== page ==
Restart glitch could have enabled man-in-the-middle attacks
Open source cryptographic library GnuTLS has moved swiftly to patch a security flaw that made TLS 1.3 sessions vulnerable to attack when they were interrupted and then resumed.
GnuTLS is a communications library for implementing SSL, TLS, and DTLS protocols. It allows client applications to start secure sessions and provides an API to access these protocols, as well as APIs to parse and write X.509, PKCS #12, and other cryptographic structures.
For more than a year, the technology has been vulnerable to man-in-the-middle attacks that might have allowed an attacker to eavesdrop on sessions or manipulate data, according to security research.
Session resumption glitch
Fiona Klute, who discovered the GnuTLS bug, says she first uncovered evidence of problems while working on session resumption support for proxy connections in mod_gnutls.
Her setup consisted of two Apache servers with mod_gnutls: a frontend server to cache session tickets and try to resume sessions, and a backend server designed to issue and use session tickets.
The security bug emerged when she restarted the backend server to invalidate the session ticket the frontend server had cached – only to find that afterwards the session still resumed as normal.
“That absolutely shouldn’t happen because the tickets are supposed to be encrypted with a random key,” she told The Daily Swig. “So, I started investigating.”
Ticket to ride
It turned out that when a session was halted and then resumed, GnuTLS servers weren’t, as they should have been, encrypting the contents of the session ticket.
This, in theory, could have allowed anyone to read and use the ticket, either to impersonate the server, or, depending on the TLS version, to decrypt captured data.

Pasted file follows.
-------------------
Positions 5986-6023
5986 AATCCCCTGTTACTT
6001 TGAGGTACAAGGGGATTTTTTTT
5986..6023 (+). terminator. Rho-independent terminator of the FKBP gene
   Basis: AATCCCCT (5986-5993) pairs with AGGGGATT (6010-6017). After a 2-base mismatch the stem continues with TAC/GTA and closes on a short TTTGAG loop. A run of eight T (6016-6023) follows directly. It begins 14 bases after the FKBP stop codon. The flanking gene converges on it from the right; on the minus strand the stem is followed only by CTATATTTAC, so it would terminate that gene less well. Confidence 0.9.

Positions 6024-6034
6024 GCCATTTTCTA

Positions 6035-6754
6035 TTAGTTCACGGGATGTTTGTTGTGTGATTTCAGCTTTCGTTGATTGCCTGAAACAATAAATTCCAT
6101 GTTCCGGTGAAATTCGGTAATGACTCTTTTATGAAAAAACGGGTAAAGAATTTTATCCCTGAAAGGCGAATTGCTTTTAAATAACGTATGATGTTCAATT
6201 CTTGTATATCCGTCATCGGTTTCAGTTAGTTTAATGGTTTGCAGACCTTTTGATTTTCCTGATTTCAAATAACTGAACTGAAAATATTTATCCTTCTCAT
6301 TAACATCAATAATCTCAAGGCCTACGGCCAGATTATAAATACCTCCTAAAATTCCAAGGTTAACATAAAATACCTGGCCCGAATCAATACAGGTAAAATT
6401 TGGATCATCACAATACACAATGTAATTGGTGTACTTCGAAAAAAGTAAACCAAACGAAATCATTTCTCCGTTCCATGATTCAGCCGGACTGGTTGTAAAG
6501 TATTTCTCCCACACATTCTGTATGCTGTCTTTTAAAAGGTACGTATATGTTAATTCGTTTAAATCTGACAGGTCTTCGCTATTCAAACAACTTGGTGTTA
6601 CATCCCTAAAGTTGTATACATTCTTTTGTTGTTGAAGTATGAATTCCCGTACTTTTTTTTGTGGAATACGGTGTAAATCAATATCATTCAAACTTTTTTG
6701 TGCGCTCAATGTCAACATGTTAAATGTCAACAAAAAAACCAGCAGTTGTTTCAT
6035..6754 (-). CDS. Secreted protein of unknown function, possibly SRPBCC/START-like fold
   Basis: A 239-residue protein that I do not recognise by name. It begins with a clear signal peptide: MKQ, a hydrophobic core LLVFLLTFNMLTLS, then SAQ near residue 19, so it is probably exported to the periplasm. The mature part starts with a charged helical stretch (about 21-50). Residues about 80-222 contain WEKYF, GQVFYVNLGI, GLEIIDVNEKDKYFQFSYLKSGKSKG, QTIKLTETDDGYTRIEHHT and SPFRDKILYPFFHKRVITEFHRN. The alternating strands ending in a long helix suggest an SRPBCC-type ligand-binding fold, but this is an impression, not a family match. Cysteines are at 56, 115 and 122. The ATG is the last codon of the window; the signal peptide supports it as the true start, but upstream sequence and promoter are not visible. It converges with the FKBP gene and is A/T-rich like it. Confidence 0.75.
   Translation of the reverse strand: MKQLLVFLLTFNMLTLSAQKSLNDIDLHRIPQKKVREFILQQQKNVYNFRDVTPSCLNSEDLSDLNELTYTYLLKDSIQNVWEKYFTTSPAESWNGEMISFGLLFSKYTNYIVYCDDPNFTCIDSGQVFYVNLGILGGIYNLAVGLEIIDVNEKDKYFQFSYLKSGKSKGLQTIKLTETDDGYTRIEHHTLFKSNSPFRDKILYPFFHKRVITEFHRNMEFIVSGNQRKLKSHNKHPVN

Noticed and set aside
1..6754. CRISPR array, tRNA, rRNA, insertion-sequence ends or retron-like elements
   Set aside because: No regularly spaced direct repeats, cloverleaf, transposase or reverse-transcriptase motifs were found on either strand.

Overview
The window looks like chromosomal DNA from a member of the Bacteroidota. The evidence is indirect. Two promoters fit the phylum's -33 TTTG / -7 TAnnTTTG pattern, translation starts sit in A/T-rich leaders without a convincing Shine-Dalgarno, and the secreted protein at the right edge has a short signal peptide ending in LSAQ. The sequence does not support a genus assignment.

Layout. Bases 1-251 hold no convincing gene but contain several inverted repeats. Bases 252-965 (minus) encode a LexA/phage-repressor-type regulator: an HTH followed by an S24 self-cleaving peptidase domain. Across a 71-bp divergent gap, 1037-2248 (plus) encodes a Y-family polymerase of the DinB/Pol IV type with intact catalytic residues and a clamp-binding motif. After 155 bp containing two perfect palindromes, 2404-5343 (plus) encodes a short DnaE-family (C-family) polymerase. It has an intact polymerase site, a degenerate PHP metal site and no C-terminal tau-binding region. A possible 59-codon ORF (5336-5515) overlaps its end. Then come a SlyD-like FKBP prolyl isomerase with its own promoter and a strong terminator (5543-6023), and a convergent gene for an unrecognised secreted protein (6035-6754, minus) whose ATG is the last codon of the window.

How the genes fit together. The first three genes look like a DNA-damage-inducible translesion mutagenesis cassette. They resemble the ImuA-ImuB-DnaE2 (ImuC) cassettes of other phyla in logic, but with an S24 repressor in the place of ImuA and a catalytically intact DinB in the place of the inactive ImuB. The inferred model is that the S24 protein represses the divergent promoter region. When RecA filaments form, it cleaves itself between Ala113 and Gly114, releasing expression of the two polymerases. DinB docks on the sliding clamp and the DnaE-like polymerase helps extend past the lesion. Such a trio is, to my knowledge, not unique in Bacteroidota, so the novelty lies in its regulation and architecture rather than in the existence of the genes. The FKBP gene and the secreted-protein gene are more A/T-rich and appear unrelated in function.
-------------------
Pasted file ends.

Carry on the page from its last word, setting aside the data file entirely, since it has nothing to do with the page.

“To decrypt TLS 1.2 sessions – and probably TLS 1.3 early data, I haven’t tested but it should be possible – you’d need to be able capture network data somewhere between your targets, anything from listening on an open WiFi to state attackers doing bulk surveillance,” says Klute.
“So, you can’t attack random people over the internet, but if you already have access to a target’s network traffic it’s easy.”
Meanwhile, she says, an attacker already in a man-in-the-middle (MitM) position could have harnessed the security weakness to impersonate a server in order to eavesdrop on TLS 1.3 sessions or manipulate data.
“I’d say getting into the MitM position is the real hurdle here; the rest is a bit of time spent programming and testing,” she says.
It’s unclear how many users could have been affected. Encryption works correctly after the first rotation of the key used to protect tickets, safeguarding the server until the next restart, which by default happens after 18 hours.
“The scale is hard to judge,” says Klute. “It would depend on how widespread unpatched TLS servers using GnuTLS are, and also how often they are restarted.”